(Austin Collie speaking)"It's true. You can see that around the world, God cares about his children and that he's going to bless them whether it's on the football field or any other areas of their lives. I think if you're doing the things you should do on and off the field, things are going to come together for you."

"To tell you I got here on my own and that the Lord hasn't had a hand in my success and our team's success and every other athlete's success in this world is just B.S., because he's had a hand in every person's life."

When asked how he felt about the commotion his quote has caused, Collie, a freshman All-American before leaving for his mission three years ago, replied, "People need to get a life. It's just ridiculous. People have to get a life, that's all."

My break

Sorry for the long vacation from the blogosphere. I regret my absence, but let me just say, it was a very nice break for Adam Olsen. Here's what I've been up to:

I braved the icy winds of Laramie

I ran a freezing cold Thanksgiving race

Most importantly, I witnessed the Utes get vanquished by the mighty Cougs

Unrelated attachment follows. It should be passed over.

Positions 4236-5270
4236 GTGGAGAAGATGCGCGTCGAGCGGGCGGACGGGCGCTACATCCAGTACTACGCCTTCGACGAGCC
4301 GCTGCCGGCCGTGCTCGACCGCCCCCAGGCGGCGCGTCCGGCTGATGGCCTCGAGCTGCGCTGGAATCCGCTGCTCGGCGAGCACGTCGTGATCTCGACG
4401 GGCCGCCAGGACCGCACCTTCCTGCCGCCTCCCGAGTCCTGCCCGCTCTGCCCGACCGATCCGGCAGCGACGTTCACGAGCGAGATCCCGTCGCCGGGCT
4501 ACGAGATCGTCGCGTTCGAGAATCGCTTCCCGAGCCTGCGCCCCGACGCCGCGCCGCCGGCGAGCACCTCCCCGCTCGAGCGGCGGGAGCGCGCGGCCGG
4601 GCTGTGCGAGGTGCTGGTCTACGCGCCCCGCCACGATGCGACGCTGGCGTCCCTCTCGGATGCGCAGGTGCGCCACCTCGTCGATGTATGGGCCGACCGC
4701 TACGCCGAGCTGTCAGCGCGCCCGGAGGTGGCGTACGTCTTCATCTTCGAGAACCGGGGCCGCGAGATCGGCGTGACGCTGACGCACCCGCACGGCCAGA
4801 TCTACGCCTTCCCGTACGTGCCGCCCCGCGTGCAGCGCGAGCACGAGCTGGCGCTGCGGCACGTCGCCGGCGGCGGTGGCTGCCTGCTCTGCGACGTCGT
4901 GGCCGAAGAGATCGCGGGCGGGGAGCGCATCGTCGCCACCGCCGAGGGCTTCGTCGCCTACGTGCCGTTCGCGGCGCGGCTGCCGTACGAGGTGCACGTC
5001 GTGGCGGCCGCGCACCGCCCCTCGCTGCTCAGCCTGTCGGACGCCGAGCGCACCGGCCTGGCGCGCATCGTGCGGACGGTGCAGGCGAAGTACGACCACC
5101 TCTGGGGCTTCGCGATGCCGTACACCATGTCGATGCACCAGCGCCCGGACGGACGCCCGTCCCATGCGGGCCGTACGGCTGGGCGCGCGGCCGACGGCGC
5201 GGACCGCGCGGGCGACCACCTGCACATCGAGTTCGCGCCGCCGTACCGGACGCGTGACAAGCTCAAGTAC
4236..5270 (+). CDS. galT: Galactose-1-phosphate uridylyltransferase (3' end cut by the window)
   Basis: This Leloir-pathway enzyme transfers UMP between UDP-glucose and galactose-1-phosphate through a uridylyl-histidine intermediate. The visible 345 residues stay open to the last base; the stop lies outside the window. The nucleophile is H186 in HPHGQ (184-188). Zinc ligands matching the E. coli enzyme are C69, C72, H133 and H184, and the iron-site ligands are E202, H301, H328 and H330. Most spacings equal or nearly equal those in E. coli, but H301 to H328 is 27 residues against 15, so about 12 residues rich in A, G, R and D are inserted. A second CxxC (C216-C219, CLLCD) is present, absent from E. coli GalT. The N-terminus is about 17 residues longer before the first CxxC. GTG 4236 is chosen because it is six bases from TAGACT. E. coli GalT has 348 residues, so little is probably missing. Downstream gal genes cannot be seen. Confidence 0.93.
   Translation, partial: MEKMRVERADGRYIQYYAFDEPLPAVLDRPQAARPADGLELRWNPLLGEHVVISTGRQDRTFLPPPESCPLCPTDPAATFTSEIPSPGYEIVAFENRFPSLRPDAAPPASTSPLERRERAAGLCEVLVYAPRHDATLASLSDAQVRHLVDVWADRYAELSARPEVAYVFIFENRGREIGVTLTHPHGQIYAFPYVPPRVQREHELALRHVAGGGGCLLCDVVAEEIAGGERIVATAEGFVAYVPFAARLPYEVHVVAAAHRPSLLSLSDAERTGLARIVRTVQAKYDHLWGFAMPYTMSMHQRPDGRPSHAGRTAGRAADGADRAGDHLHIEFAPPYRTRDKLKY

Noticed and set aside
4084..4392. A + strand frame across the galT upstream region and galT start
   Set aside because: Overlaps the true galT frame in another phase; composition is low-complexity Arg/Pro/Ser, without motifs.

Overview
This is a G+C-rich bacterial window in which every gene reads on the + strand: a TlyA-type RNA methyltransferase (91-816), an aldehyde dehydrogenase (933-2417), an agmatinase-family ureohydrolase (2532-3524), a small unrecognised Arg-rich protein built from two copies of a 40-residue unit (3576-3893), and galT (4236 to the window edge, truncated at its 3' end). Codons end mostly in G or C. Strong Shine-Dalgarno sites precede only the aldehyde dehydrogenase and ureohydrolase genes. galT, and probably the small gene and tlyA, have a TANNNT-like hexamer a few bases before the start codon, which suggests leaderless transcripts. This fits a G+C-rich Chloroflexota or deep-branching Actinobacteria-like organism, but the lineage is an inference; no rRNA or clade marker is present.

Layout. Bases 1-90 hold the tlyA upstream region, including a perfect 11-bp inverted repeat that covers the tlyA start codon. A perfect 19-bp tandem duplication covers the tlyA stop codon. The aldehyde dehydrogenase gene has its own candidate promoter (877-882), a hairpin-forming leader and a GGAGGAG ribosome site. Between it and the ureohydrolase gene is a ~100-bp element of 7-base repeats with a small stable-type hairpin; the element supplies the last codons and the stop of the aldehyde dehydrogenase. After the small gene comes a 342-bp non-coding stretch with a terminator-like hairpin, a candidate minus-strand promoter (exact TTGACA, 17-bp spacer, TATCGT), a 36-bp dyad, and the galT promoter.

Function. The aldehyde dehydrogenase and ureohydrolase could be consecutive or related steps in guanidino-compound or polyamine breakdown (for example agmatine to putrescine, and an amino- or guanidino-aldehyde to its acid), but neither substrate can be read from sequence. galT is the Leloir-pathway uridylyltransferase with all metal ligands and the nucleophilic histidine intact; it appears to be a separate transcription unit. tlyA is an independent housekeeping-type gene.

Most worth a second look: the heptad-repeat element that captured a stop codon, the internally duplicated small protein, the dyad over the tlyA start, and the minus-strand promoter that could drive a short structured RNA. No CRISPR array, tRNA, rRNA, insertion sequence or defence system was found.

It was a great break, and a great weekend to be a Cougar!

PS: BYU football - ranked #19 in BCS, Coaches poll; #21 in AP
BYU basketball - ranked #21 in AP; #23 in USA Today

Thursday, November 15, 2007

On To Laramie!

Before I begin, I want to apologize for not updating my blog. I know it has been too long for the loyal readers (sorry, Mom), but I'm back now and the sky's the limit.

This Friday, the crew will be rolling thick to Laramie, Wyo. for the BYU football game. The high plains of Wyoming is an intimidating place, even for someone like me who has never even been there. The stories of urine bombs, whiskey bottles, livestock and other projectiles have me a bit concerned, to say the least, but this is a trip that needs to be taken. This is more than a road trip; this is a defining moment in my life.

I stand at the crossroads of manhood.

This weekend, I will shed the persona of the awkward college student and become a crusader. I will march dutifully to the home of the heathen with my sword in hand ready to reclaim the holy land. I will either return victorious, or die a martyr on the field of War Memorial Stadium.

I do not know what awaits me on the high plains of Laramie, but I do know this: I will follow BYU to hell, and I'll surely follow them to Laramie.

Laramie: From Hell's heart, I stab at thee!

Tuesday, October 30, 2007

U embarrass us.

Raise your hands everybody- who caught the Utah/CSU game last Saturday? How about the UNLV/New Mexico game? And the Utah State/Utah game a few weeks ago? Anybody?

I'm guessing most of you aren't raising your hands. Why? Because I doubt a game will have much television viewership if it can't even attract fans to the stands to watch it live.